"Lenovo's strength is that its China PC business is a cash cow that can fund the cost of its smartphone expansion," said Barclays managing director Kirk Yang. PC earnings allow Lenovo to focus its smartphone business on growth over profit for now, he said. Lenovo's China PC business had an operating margin of 5.9% in the latest quarter.
Explosive demand among first-time smartphone buyers in China and other emerging markets is changing the global market, creating opportunities for players other than Apple and Samsung to gain economies of scale. But fierce price competition for inexpensive smartphones means handset makers risk becoming chronically unprofitable.
Lenovo says its smartphone business is unprofitable, without disclosing the loss. But its market share in China, where the company sells most of its phones, soared to 15% in the third quarter from 1.7% a year earlier.
Even if Lenovo's smartphone business becomes profitable in China, pressure on its margins won't ease, analysts said, because prices of low-end phones are falling faster than expected.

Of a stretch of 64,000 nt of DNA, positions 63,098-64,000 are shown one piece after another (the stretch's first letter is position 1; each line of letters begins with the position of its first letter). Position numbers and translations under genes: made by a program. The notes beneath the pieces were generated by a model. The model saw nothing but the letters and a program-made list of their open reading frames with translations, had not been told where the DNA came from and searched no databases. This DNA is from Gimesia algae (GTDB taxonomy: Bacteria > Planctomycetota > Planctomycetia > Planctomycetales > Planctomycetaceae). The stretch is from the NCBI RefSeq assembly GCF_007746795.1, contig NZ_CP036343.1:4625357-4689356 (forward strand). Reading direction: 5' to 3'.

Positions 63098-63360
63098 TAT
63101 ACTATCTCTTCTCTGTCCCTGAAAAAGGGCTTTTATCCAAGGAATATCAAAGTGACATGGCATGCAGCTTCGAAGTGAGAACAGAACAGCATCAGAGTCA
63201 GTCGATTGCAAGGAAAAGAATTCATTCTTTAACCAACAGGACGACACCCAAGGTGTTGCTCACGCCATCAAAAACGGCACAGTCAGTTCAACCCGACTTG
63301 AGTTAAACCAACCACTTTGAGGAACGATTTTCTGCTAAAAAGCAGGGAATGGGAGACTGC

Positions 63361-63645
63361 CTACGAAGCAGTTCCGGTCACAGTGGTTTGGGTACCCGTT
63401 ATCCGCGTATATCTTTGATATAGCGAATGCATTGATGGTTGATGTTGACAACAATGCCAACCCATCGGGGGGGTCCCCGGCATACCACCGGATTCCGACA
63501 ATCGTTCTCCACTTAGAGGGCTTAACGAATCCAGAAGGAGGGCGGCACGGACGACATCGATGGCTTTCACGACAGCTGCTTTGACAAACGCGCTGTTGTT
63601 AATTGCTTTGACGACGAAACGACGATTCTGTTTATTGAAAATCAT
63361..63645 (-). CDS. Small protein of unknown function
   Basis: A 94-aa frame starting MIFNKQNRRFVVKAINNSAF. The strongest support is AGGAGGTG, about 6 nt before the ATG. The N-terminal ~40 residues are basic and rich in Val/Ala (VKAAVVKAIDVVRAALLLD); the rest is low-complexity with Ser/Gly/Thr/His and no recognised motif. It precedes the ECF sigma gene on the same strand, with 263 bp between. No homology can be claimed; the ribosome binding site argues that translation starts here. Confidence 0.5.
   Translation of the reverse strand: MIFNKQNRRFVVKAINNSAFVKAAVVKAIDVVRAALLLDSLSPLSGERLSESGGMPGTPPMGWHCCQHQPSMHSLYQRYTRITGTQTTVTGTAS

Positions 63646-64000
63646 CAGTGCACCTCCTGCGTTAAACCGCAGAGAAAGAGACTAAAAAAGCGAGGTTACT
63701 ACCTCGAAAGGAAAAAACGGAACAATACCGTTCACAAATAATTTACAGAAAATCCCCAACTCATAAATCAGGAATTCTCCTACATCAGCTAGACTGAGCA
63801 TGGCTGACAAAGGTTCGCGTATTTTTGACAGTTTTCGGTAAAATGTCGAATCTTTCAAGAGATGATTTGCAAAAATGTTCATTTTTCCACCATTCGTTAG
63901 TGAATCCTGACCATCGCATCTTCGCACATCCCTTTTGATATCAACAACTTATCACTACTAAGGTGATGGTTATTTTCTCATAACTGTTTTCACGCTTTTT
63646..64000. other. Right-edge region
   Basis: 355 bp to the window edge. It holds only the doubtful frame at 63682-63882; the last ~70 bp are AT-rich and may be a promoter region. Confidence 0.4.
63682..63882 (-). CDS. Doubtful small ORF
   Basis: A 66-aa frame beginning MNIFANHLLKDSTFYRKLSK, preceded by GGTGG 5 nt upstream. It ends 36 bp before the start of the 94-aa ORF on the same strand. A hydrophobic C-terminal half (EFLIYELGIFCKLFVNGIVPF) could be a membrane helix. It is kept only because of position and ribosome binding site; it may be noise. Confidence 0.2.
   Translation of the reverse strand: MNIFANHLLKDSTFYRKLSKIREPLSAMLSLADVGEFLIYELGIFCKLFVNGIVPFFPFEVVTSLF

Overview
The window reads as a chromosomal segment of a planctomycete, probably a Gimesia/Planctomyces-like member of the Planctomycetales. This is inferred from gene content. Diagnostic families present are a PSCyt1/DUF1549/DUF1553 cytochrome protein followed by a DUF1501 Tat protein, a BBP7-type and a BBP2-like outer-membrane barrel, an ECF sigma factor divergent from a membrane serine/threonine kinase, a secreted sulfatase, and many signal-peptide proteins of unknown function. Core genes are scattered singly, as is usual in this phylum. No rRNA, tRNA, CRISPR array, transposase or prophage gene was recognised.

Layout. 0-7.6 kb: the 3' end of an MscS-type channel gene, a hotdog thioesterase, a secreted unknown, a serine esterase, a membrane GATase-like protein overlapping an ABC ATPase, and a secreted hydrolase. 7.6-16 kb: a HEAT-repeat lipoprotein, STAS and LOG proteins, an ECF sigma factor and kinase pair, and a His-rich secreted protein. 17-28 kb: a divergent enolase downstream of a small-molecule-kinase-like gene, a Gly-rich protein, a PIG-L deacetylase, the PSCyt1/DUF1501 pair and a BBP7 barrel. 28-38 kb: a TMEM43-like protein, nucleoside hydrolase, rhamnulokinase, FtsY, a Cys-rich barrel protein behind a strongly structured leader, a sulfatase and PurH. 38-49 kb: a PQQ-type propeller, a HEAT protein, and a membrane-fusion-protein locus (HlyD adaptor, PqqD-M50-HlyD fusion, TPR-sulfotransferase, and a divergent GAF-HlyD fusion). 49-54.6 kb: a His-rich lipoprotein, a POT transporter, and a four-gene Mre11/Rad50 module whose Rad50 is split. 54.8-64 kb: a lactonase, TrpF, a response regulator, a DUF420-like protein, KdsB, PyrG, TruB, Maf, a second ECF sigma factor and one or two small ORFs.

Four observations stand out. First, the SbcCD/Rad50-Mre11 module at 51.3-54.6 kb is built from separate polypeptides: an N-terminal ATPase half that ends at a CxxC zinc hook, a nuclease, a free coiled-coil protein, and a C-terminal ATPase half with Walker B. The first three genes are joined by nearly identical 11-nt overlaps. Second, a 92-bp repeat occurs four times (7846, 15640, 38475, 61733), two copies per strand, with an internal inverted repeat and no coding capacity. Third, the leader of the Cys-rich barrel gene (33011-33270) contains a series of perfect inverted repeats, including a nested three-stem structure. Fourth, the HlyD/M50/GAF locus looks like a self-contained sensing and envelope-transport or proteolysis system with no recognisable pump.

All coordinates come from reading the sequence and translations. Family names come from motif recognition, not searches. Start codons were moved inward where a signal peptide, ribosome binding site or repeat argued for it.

The prices of entry-level smartphones in China have dropped from 40% to 50% in the past year, according to CLSA. More smartphones sold at about 1,000 yuan ($160) now come with larger screens, better cameras and more powerful processors than they used to. "The scary implication here is that these phones do not differ greatly in terms of quality and performance" from higher-priced branded smartphones, the report said.
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